Social communities on the Internet can offer excellent support for online marketing distribution strategies with the objective of improving business results. But the benefits of sustaining, encouraging, and participating in conversations between members are not limited to just raising brand awareness; there is a direct impact on increased sales and profits as well.
Leveraging online communities can enhance the probability of success in a variety of distribution channels since online consumer communities influence every single phase of the buying decision process, both online and offline. For example, after talking to others, individuals might recognize they also want (or “need”) a specific product, considered “cool” by other community members. They could be compelled to search for additional information, within and outside the community. Having established “the need,” people will gather as much information as they can, and may tap the community to find different options or evaluate competitive alternatives. They may also compare different channel opportunities to decide if it’s better to buy online or offline or mix-mode.
Since purchase modalities are constantly increasing with online communities, each step of the buying process should be supported both offline and online. For example, the introduction of consistent product codes across online and offline channels, allowing people to immediately identify the same product between the two. Online communities’ participation stimulates consumer purchase behavior, informing, and communicating real-time “calls to action.” In the post-purchase phase, communities will also influence potential new members through word-of-mouth communication and brand expertise.
So, what are the implications for managers of online communities’ impact on consumer buying behavior?
When seeking alternatives and unconventional ways to improve business results, retailers should consider how to leverage connections that people have in online communities for building better relationships with them and influence their buying behavior, both online and offline. Brands need to start considering the social dimensions of the shopping experience. The variable “who is connected to whom” allows companies to find new potential customers that may not have been identified based on traditional segmentation and distribution strategies.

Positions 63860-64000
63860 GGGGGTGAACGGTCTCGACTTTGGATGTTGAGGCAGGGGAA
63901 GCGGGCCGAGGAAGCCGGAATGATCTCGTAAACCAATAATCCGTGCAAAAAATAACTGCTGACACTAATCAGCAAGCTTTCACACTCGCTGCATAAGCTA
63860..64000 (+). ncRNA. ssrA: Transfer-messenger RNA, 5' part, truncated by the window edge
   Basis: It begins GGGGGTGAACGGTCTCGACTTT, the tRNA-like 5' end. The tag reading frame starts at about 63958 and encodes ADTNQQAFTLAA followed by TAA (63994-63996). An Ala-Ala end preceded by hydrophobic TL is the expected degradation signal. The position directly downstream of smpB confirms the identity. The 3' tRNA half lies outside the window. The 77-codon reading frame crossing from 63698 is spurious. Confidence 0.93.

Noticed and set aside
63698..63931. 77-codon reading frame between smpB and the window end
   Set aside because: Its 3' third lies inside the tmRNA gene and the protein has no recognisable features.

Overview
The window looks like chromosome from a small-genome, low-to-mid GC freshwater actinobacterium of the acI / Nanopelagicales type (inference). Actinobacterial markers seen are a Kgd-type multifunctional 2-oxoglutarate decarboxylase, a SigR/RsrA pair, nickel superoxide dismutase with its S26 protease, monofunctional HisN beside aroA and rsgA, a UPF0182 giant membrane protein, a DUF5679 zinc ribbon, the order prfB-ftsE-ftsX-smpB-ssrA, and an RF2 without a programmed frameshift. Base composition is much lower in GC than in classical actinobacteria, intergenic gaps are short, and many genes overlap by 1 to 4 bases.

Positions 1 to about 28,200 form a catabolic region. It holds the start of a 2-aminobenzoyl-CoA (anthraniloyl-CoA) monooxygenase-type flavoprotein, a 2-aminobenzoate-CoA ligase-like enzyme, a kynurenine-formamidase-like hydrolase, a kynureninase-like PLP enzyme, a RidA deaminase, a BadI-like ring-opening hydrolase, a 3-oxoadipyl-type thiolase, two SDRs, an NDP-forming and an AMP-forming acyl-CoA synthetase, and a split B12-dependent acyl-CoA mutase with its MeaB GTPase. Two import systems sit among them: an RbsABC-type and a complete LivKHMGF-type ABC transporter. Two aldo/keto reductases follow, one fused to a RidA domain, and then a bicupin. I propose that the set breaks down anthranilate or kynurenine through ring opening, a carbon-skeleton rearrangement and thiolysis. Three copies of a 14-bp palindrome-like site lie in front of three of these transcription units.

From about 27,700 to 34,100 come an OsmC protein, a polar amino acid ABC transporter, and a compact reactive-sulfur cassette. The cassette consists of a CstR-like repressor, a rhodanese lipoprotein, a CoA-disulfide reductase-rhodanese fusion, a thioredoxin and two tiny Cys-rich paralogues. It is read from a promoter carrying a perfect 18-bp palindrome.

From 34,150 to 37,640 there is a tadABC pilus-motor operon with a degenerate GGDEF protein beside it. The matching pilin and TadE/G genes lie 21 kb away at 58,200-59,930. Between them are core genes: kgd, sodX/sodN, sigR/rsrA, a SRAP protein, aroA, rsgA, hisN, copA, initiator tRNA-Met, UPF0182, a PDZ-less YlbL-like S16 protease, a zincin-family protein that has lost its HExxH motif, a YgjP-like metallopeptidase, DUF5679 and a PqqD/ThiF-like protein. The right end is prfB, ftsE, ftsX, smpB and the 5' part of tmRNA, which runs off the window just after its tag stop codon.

Whether an individual is linked to existing customers is an interesting aspect on which to base marketing decisions. While traditional marketing research can offer detailed profiles of potential customers, it does not reveal the connections that exist between people, information that is now readily available thanks to online communities. For segmentation, the variable of “who potential customers talk to” may be more important than, for example, “where they live.”
This business model is based upon combining shopping and social networking since, “shopping is more fun with friends.” Enlightening information on buying patterns, social shopping, and preferences can be found within communities where potential customers interact, share customized shopping lists, make recommendations, and aggregate relevant product information, such as comparative prices and deals. Virtual communities allow people to discover information from other similar social members, recommend and discuss not only favorite products but also stores, get personalized shopping suggestions, and create shopping lists. Social networks are very attractive, from the retailers’ point of view, because consumers are connecting with other people on a personal level. That base of like-minded connections can serve as an effective distribution channel. These connections may stimulate conversations that drive the kind of online traffic which results in ad click-through and increase the probability of overall online and/or offline sales conversions. And, the community value increases as more people contribute or interact.
As a consequence, consumer buying behavior has become multifaceted and very social. Companies should educate and influence customers on their buying behavior in the formats and media types they prefer and evolve their customer strategies accordingly.
I recently co-authored an article about four things companies can do to turn communities into a powerful market-research lab, early-warning system, and customer-loyalty builder.
Looking at communities as more than just promotion channels, but instead integral parts of the consumers’ entire buying process, will not only strengthen a brand’s relationship with its customers, it will directly feed its bottom line.